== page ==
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DIY metallers merge for mental health

Bands collaborate across the Pennines to produce split release, Eye of Mirrors, in aid of mental health during pandemic.

Dead Cosmonauts

Dead Cosmonauts.

“I just remember everything in my body going completely cold.”

Nick had just read a message from his bandmate, Chris, saying that their mutual friend had taken their own life.

“It really pulled the rug out from underneath me”, says Nick. “The sense of losing someone to suicide was a new and horrible thing that I had never experienced before.”

It was mid-December 2020, the end of a tough year. With a new nationwide lockdown announced, Christmas was set to be a write-off with no clear end to social restrictions in sight.

Floored by this news and with little to look forward to, Chris and Nick spent several days talking it over. As founding members of the Sheffield-based post-metal band Dead Cosmonauts, they wanted to use what resources they had to do something positive and reach out to anyone who would be fighting their demons – unfortunately, another member of the band had also lost a friend to suicide during the pandemic.

They had been working on a new track for a few weeks when they received the news, and decided to dedicate the song to raising awareness and funds for mental health initiatives.

The track, ‘Blade Runner (End Titles)’ – a metal reimagining of the closing theme of the 1982 sci-fi classic – was recorded entirely remotely, with all members in isolation due to social distancing.

“Our contact as a band had proved to be such a useful activity for us in staying healthy and hopeful (during lockdowns). It seemed fitting to honour the memories of our friends in its release”, says Chris.

All proceeds raised from downloads would be split between the Sheffield and Manchester branches of mental health charity Mind.

“Charities have been far from immune to the challenges thrown up by the pandemic, and many have faced the twin difficulties of an expanding workload coupled with a reduced revenue stream”, explains Nick.

As a means to collaborate and reach new audiences, Dead Cosmonauts decided to release the track as a split. Purely by chance, they had caught wind of Manchester-based band, Agvirre, who were in a similar situation – they had recorded a track for a split that needed a home for release. Agvirre were also keen to raise money for mental health initiatives in Manchester, having lost friends of their own to suicide.

“It was great to find another band who are also so conscious about it”, says Frenchie of Agvirre.

Agvirre address mental health and other social issues in the lyrics of their music. The track on this split, ‘The Let Go’, features themes of loss and transition, something that resonated with Dead Cosmonauts.

“The track is about the transitional period you have to take when moving onto a new chapter in life, and how hard it can be to adjust”, explains Frenchie.

Both bands hope that the split release, titled Eye of Mirrors, will bring hope to listeners in the hardest of times. Chris of Dead Cosmonauts has hopes that some of the more unhelpful attitudes towards mental health in music can start to change, too.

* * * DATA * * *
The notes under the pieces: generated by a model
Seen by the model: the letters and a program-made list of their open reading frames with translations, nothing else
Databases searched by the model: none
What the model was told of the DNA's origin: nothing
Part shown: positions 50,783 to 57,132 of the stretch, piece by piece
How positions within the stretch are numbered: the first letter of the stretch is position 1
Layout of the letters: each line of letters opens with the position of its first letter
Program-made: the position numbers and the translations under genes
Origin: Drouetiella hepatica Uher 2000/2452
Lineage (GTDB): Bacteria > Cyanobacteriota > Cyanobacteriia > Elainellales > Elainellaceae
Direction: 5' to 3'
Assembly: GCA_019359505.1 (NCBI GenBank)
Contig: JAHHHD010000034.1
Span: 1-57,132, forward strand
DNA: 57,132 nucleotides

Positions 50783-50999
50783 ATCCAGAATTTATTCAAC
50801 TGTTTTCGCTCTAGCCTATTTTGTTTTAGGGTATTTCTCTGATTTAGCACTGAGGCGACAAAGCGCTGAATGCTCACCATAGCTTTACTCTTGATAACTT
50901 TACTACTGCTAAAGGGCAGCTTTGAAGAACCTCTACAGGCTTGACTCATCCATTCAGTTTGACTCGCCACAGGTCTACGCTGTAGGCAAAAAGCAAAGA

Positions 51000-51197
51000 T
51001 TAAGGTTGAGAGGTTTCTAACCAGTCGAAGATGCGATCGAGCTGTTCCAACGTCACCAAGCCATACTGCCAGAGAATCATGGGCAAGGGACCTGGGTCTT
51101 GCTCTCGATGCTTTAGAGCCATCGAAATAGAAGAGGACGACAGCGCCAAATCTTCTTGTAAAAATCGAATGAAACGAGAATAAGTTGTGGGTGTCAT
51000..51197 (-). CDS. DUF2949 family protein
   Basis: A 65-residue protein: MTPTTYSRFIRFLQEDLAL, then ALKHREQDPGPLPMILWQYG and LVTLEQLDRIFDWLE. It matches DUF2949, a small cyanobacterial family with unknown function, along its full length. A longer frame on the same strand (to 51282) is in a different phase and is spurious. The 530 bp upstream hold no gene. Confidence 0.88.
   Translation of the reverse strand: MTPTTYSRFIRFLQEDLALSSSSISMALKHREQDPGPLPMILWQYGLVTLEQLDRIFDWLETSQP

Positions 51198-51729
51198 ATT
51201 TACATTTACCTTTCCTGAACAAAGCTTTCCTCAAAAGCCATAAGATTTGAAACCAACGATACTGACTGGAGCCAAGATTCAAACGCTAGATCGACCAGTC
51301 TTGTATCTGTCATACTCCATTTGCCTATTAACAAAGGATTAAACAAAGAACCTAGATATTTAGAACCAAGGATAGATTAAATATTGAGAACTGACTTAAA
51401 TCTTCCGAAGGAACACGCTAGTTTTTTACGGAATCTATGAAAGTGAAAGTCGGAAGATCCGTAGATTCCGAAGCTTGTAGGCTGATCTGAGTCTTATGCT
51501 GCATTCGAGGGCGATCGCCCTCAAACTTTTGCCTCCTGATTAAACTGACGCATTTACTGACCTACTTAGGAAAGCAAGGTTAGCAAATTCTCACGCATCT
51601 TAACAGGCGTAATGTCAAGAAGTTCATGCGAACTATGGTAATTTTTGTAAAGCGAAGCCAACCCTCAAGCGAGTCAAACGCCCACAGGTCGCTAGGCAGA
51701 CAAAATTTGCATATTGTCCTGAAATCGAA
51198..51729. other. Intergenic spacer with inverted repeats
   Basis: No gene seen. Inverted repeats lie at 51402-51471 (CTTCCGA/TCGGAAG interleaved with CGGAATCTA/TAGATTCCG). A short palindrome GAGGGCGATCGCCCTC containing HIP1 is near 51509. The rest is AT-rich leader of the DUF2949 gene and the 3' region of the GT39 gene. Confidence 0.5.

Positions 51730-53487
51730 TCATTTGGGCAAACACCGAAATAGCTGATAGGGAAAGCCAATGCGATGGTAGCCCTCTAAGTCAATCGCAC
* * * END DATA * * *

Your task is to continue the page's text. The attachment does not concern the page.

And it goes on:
“In the music industry, there’s unfortunately still some phoney glamorisation of mental health issues and toxic, unhealthy behaviours. It often seems exploitative and doesn’t really signpost people to the things that they can do to start living more healthy lives”, he says.

“Getting better is not some grand, cathartic moment but about a journey started by the small steps you can take on an everyday basis to gradually return to health. There’s loads of support and help out there, including that offered by the charities we are supporting through this project.”

The pandemic and resulting lockdowns have seen an increase in demand for mental health services in Sheffield, particularly in acute and complex cases.

“We started getting lots of calls from the public – from people who weren’t coping well with being ‘cooped up’ and also from people who were feeling the effects of isolation”, says Margaret Lewis, CEO of Sheffield Mind.

Money raised from Eye of Mirrors is going directly towards funding a phone line, ‘Listening Line’, that’s been set up by Sheffield Mind to support anyone struggling during lockdown.



“Since May 2020, we’ve made or received 720 calls and we really want to keep the phone line going – to the end of the pandemic and beyond”, says Lewis.

Since the online release of the split, over £400 has been raised for the Sheffield and Manchester branches of Mind.

Nick and Chris are delighted with the response, which they say is phenomenal. Looking forward to the end of the lockdown, the post-metallers have started making plans for future shows and collaborations. As the sense of loss remains, they hope the message from this project stays with listeners.

“We wanted everyone to know that even if you feel like you can’t see the light at the end of the tunnel, you are not alone; there are people out there who can help you and it’s important to access that help”, says Chris.

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